No new locally acquired virus in Australia

There is still concern about those who completed quarantine in Brisbane's Hotel Grand Chancellor.
There is still concern about those who completed quarantine in Brisbane's Hotel Grand Chancellor.

Australia has recorded no new cases of local coronavirus transmission, sparking hopes concerning clusters in the country's biggest cities could be conquered.

NSW, Victoria and Queensland on Thursday recorded zero locally acquired infections after weeks of worry about different outbreaks in the major capitals.

Health Minister Greg Hunt compared Australia's numbers with the 16,000 deaths and 750,000 cases recorded worldwide in a single day.

"It is a deep reminder of what we have achieved as a nation in saving lives and protecting lives," he said.

Prime Minister Scott Morrison also tweeted his congratulations for the nation.

"Please keep being #COVIDSafe and following the advice of local health authorities around wearing masks," he said.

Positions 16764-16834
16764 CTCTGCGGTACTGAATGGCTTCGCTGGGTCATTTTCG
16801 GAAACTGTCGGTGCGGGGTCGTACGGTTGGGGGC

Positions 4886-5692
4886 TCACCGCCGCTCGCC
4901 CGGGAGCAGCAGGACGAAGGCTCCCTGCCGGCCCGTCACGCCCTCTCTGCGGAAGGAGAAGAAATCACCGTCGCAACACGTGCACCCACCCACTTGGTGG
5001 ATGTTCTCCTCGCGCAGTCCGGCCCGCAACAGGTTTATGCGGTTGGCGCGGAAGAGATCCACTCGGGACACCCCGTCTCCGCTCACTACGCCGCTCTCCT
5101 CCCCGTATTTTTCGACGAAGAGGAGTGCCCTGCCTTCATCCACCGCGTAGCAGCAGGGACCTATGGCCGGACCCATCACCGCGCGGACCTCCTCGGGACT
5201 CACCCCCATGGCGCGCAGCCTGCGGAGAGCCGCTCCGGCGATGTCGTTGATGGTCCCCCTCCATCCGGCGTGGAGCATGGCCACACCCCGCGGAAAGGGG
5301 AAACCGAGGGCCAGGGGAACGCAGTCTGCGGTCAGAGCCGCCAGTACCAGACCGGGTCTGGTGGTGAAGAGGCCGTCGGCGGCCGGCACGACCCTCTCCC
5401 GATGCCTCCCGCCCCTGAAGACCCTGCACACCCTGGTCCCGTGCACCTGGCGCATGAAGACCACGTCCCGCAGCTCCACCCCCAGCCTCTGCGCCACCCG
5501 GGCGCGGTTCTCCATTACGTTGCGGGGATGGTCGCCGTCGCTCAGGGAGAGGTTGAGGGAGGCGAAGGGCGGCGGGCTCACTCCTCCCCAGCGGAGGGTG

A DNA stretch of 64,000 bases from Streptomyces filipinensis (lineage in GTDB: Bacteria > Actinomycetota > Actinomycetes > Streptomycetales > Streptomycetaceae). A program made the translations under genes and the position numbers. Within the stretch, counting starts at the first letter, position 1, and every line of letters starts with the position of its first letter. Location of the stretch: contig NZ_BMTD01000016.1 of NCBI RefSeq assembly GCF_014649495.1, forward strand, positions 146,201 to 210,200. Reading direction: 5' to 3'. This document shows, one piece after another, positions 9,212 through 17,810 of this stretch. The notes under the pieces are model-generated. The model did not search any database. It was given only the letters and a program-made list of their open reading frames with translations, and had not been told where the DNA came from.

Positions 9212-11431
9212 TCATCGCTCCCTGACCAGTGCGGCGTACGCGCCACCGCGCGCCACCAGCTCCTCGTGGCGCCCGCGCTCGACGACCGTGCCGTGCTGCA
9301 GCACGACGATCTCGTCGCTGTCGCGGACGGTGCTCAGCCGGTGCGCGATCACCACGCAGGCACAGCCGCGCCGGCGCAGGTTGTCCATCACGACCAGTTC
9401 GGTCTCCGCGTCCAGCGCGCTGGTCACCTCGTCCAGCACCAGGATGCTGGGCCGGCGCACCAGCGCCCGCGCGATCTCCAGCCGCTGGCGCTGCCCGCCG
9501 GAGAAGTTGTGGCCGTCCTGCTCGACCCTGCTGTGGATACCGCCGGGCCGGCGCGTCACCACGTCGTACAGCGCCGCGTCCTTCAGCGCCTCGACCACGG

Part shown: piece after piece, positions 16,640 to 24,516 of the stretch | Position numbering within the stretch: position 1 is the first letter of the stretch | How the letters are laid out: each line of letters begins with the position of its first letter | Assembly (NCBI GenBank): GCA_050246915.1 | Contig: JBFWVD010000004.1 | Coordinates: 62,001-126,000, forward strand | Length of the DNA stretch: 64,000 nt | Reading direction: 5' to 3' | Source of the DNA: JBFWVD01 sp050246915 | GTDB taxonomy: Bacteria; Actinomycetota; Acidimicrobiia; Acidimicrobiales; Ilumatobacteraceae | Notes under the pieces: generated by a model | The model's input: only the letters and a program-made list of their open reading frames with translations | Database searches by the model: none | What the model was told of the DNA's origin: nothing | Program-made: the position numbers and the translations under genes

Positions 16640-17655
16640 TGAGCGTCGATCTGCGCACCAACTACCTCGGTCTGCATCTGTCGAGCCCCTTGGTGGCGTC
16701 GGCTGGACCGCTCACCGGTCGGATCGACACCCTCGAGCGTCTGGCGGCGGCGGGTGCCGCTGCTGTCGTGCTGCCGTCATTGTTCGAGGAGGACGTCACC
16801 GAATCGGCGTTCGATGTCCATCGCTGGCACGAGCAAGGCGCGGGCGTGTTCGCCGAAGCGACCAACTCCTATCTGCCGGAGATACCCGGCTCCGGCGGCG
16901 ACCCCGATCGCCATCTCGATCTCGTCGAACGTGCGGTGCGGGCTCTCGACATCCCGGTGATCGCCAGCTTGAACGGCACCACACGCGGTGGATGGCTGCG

NSW health authorities urged caution around two Sydney clusters, warning it could be three weeks before there is confidence the danger has been extinguished.

Restrictions are set to remain in place, with Thursday the first day without a new local case in NSW for a week.

Victoria's eight-day run of no new local cases prompted Premier Daniel Andrews to announce a relaxation of mask rules and restart the schedule for returning to work.

There remains some concern about the 250 people who completed quarantine in the now shut-down Hotel Grand Chancellor in Brisbane where six people contracted the UK strain of the virus.

There are 18 people isolating in Victoria after staying at the hotel, 14 in Tasmania, 10 in NSW and six in WA.

Queensland officials are confident contact-tracers have found every person an infected hotel cleaner and her partner had contact with when they were out in Brisbane last week.

National cabinet of federal and state leaders will meet next week when a Queensland proposal to use remote mining camps instead of hotels for quarantine is on the agenda.

But the plan appears dead in the water with NSW signalling it wanted to continue using hotels and WA dismissing the idea, with both states citing logistical hurdles.

Mr Andrews didn't rule remote camps out but said he had no plans to change the state's quarantine regime.

Australian Associated Press